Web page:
Yet again, we start our day gazing at the Taipei 101 as it towers over the local landscape. Kyle picked us up and we went to the Mom’s Dry Noodle offices.
Here’s the article (warning – Google Translate does a poor job on this one). Kyle had some work to do, so James took us out on the town.
ET Today, a well-known Taiwanese news website wanted to do an interview with me and I accepted. It was nice to actually do an interview with the Taiwanese press; so often they don’t do interviews with me and so I don’t get a chance to comment on stories that are put out. What also was nice ws to have Kyle there to translate – I think that made a big difference,
During the trip, I asked a lot of questions. One I’d been particularly interested in was how people get their ‘Western’ names. Kyle mentioned how very often a teacher in English class will assign you one ‘you look like a Keith or John’ etc. Kyle got his from a friend who thought it was a good name. James got his from the daughter of a family friend. I asked James if he felt put off by the need for a Western name; I mean, shouldn’t we in the West have the respect to learn everyone’s name, regardless of whether it’s European or not? He said that it was very important in school, especially in the West. Growing up here, I remember how cruel other kids could be, but it sounds like a lot of kids give Asian kids a lot of crap. Knock it off, I say!
He also mentioned something extremely funny. So if you want to make someone from Taiwan mad, say China number one. To anger the Chinese, say Taiwan is number one. Well, here’s a video from YouTube of how this got started. In fact, the guy who says Taiwan #1 ended up being invited to Taiwan by the company! I found myself saying TAIWAN NUMBER ONE repeatedly during the rest of the trip, and I think it’ll be something I’ll be saying in upcoming top ten lists when Taiwan appears.
Saboten, a tonkatsu restaurant. So many of you are familiar with tonkotsu, a Japanese style of ramen with a milky pork bone broth. Tonkatsu is usually breaded pork or chicken. It was excellent – you got a choice of tonkatsu with either cheese or asparagus in the center (I went for the asparagus). A mortar and pestle with sesame seeds was there – you grind the sesame seeds and it brings out the scent and then add plum sauce; seriously good with the meat. Shredded cabbage and grapefruit dressing was refreshing as well. My set included the tonkatsu, a couple pieces of seafood tempura – oyster and shrimp. I’ve honestly never liked oyster – until I had this! Awesome lunch.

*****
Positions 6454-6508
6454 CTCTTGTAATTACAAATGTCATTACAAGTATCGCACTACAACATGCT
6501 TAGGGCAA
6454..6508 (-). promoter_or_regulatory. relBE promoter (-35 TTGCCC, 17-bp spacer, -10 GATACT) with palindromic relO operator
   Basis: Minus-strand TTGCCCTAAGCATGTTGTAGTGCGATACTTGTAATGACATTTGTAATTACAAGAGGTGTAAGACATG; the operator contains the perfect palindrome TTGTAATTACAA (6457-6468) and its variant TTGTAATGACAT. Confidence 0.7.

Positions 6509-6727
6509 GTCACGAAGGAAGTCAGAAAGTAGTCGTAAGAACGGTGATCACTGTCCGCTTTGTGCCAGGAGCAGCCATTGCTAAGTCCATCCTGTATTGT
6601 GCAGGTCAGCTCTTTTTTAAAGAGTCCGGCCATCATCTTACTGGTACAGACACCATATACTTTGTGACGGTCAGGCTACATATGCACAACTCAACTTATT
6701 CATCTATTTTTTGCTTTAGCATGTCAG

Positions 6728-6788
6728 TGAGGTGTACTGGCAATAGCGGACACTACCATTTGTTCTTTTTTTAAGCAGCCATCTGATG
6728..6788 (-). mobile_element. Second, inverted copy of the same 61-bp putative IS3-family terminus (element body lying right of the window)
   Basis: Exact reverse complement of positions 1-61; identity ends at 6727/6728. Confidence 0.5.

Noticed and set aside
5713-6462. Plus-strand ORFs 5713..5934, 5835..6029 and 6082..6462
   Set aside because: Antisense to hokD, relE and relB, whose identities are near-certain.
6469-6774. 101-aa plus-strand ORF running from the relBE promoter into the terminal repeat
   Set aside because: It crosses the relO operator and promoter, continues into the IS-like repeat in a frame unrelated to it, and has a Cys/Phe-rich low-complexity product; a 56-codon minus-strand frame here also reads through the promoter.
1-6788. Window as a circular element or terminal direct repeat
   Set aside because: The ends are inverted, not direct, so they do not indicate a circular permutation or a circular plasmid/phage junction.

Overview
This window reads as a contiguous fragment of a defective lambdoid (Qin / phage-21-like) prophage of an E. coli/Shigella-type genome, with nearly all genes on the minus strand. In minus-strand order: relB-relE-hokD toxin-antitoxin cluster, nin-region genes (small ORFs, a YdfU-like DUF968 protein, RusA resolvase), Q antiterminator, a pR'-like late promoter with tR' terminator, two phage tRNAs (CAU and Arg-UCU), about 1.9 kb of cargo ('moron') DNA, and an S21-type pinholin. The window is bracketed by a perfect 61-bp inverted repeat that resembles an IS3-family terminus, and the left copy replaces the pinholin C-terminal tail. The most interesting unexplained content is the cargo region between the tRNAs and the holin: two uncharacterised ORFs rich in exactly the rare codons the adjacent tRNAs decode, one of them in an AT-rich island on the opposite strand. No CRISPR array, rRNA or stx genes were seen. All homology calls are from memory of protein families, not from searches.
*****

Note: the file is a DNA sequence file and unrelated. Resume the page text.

We went to lunch at
Miramar Entertainment Park, like a big mall. Now this was huge – I think there were six floors! At the top was a ferris wheel my sister took a ride on. We checked out a Carrefour that was in there. Carrefour is like a grocery/department kind of store. Got a ton of instant noodles there! Up a bit and we saw some familiar things – Subway, Krispy Kreme, Jamba Juice – all with neat Taiwanese twists to them. Next floor was the kid’s level – I was hoping to find some clothes for Miles and our daughter who will be born next month. I ended up at Toy World, a place my son Andy would have really liked. He’s a Pokemon fanatic and so I played a game and got him a little square plastic trinket (which he’s pretty stoked on by the way). One of my favorite things were the storage lockers. Not that storage lockers are all that exciting, but the big warning signs not to leave pets, drugs, guns, diamonds or babies in there. Pretty awesome.
Next we hit
We got dropped off back at the hotel and said goodbye to James and took some time to chill. Then met Kyle in the lobby. We were going to go out for dinner, but we decided to go to Raohe night market instead. Got to try even more delicacies – cock’s comb (the pointy thing on a rooster’s head), duck tongue (very chewy and tough), chicken heart, fried frog (quite tasty), spicy fishball, dragonfruit drink and fried milk. I also found some clothes for the kiddos which was awesome. A good evening of tromping around and trying new things.
Full of different animals parts, we ended up back at the hotel. Another very full day in Taipei and ready to crash.